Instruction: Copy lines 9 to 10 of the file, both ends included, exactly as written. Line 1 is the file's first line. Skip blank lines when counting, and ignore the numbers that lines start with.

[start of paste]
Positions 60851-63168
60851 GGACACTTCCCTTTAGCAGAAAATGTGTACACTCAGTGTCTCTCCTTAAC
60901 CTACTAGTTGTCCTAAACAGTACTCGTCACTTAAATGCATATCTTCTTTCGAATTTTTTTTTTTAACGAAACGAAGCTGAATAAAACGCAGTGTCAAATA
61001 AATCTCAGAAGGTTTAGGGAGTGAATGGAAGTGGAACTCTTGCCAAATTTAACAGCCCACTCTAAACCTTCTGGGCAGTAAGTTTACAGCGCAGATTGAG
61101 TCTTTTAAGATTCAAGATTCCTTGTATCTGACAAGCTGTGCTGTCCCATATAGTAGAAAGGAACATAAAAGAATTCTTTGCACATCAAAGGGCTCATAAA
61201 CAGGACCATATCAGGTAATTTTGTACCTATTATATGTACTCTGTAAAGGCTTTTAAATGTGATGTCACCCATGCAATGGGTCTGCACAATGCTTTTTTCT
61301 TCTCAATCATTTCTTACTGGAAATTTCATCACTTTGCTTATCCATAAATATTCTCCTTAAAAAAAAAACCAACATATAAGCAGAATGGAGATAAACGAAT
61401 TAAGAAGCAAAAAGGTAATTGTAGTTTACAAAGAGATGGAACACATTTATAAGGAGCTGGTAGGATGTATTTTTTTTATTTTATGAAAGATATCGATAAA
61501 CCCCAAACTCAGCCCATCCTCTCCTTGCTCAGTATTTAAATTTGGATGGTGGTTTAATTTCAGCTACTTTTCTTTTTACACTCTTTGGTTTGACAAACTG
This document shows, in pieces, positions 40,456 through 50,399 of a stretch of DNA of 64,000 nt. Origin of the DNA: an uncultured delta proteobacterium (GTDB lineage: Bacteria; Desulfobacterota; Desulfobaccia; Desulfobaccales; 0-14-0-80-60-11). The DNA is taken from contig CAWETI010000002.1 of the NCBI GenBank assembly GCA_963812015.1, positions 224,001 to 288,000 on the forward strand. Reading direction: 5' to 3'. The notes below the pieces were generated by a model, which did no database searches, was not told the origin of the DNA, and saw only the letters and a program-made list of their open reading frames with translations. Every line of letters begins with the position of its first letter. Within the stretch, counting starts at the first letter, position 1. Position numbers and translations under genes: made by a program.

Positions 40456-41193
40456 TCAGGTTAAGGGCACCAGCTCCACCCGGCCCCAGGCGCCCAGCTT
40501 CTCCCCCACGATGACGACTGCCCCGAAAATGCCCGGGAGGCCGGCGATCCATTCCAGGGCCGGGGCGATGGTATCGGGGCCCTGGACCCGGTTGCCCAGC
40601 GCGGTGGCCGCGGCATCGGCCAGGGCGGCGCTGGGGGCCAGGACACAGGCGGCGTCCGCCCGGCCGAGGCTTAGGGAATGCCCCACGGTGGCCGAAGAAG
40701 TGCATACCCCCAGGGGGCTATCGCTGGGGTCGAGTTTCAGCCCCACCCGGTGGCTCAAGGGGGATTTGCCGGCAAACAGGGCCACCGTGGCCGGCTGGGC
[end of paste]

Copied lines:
61501 CCCCAAACTCAGCCCATCCTCTCCTTGCTCAGTATTTAAATTTGGATGGTGGTTTAATTTCAGCTACTTTTCTTTTTACACTCTTTGGTTTGACAAACTG
This document shows, in pieces, positions 40,456 through 50,399 of a stretch of DNA of 64,000 nt. Origin of the DNA: an uncultured delta proteobacterium (GTDB lineage: Bacteria; Desulfobacterota; Desulfobaccia; Desulfobaccales; 0-14-0-80-60-11). The DNA is taken from contig CAWETI010000002.1 of the NCBI GenBank assembly GCA_963812015.1, positions 224,001 to 288,000 on the forward strand. Reading direction: 5' to 3'. The notes below the pieces were generated by a model, which did no database searches, was not told the origin of the DNA, and saw only the letters and a program-made list of their open reading frames with translations. Every line of letters begins with the position of its first letter. Within the stretch, counting starts at the first letter, position 1. Position numbers and translations under genes: made by a program.